.comment-link {margin-left:.6em;}

* BFU Weekly Journal *
documenting creation of a
Visionaries Learning Center

Bastiat Free University offers internationally accessible and actionable student-directed learning to visionaries and entrepreneurs.
Your BFU resources are now available without cost.

Start Today
Rediscover the pleasures found in self directed learning.

BFUniv, BFU college, self-directed e-learning, Bastiat Free University


Thursday, September 06, 2007

Planned Giving Donations, Bequests, and Legacy Gifts

Estate planning is more about passing on values than valuables.

If you do not have a will, for everyone's sake, create one immediately
.
Without a will you won't have your values represented as the estate you built is distributed.

Writing a first will can be a quick and simple project.

List individuals and organizations you wish to impact. Take care of people first, then give 1% of your estate to each of up to nine worthy causes you wish to support, finally contribute everything that remains to one very special organization (a residuary bequest). Now read a book or see your lawyer and make it legal.


With your completed will as a guideline you can now develop increasingly meaningful estate planning or planned giving ideas. Consider all the responsibilities you feel are important:

* Family - multiple generations, prior marriages, family members with special needs

* Business - succession in the family business, key person retention or replacement, buy out provisions

* Charity - religious organizations, schools, orphanages, micro-finance lenders, and other causes dear to your heart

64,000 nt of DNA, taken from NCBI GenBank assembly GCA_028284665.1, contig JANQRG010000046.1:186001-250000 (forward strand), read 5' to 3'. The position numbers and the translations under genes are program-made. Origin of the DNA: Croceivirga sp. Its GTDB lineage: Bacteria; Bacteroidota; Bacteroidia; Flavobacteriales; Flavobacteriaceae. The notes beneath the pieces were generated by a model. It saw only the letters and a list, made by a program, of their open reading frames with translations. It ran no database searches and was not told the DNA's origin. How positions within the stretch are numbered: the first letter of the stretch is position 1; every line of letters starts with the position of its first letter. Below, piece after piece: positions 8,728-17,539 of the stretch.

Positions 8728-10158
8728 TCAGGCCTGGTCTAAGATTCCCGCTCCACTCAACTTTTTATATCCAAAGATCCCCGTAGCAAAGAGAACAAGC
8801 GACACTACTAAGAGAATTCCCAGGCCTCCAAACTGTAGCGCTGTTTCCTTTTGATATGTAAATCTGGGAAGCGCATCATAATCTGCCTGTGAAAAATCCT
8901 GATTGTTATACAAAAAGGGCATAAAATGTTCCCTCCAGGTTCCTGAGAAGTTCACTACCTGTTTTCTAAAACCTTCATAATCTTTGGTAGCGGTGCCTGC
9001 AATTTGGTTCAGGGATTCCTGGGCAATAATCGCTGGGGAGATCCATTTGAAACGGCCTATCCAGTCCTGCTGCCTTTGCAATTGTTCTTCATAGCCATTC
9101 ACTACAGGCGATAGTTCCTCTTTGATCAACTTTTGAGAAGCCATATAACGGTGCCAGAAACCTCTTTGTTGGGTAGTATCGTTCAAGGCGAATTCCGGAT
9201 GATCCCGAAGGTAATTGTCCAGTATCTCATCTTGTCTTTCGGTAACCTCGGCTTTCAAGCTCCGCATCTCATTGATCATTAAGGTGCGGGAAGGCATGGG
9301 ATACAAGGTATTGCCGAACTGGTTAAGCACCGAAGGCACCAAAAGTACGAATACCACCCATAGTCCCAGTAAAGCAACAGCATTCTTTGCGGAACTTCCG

A quick gift today and a word of encouragement can help those on your list over a rough spot they may be encountering. Then make that simple will. This might also be a good time to consider helping raise money for your favorite causes.

After initial contributions and with an initial simple will as an outline -- it is a good idea to consult your advisers for more detailed planned giving analysis including estate planning.


Philanthropy is an important part of your estate plan. Also consider contributing by listing worthy causes in your IRA or life insurance policy as a beneficiary. The long term effects of your bequest can create a personal heritage that will extend far into the next age.

Endowments are donated with the understanding that capital will be kept secure while yield will be used for a specific purpose. Directions can be added to apply annual income to meeting administrative costs, developing special projects, enhancing curriculum, or even "wherever the greatest opportunity exists."

Your selected worthy cause will probably have pages to print or a download form to help you define your gifts. Ours is available for you to look at if you click on The BFU College Contribution Form.

Life insurance can also play an important role in estate planning. Investigate having ownership of any life insurance policy outside of the estate to avoid possible extra estate taxes. Estate laws vary by location and change often. Confirm any statements from a salesman, or from this article, with your personal accountant or attorney.

Develop a consistent approach of supporting worthy causes during your lifetime. Extend your own version of empowerment by creating a planned gift legacy. Your donations will keep valuable initiatives growing.
Your bequest is a last chance to powerfully implement meaningful change in society.

As in all important areas of your life, do not be led by others opinions or sales talk. Take your time and invest your thoughts first. Make your own decision on how you wish to direct your planned giving donations, your bequests, and your legacy gifts.

How do you wish to be remembered?


.

Labels: , , , , , , , ,

AddThis Social Bookmark Button
| 1:07 PM - link to the above post <- email this journal entry

0 Comments:

Post a Comment

Links to this post:

Create a Link

<< Home

"Free" University or Church defined



Creative Commons License
This work is licensed under a Creative Commons Attribution-NoDerivs 2.5 License.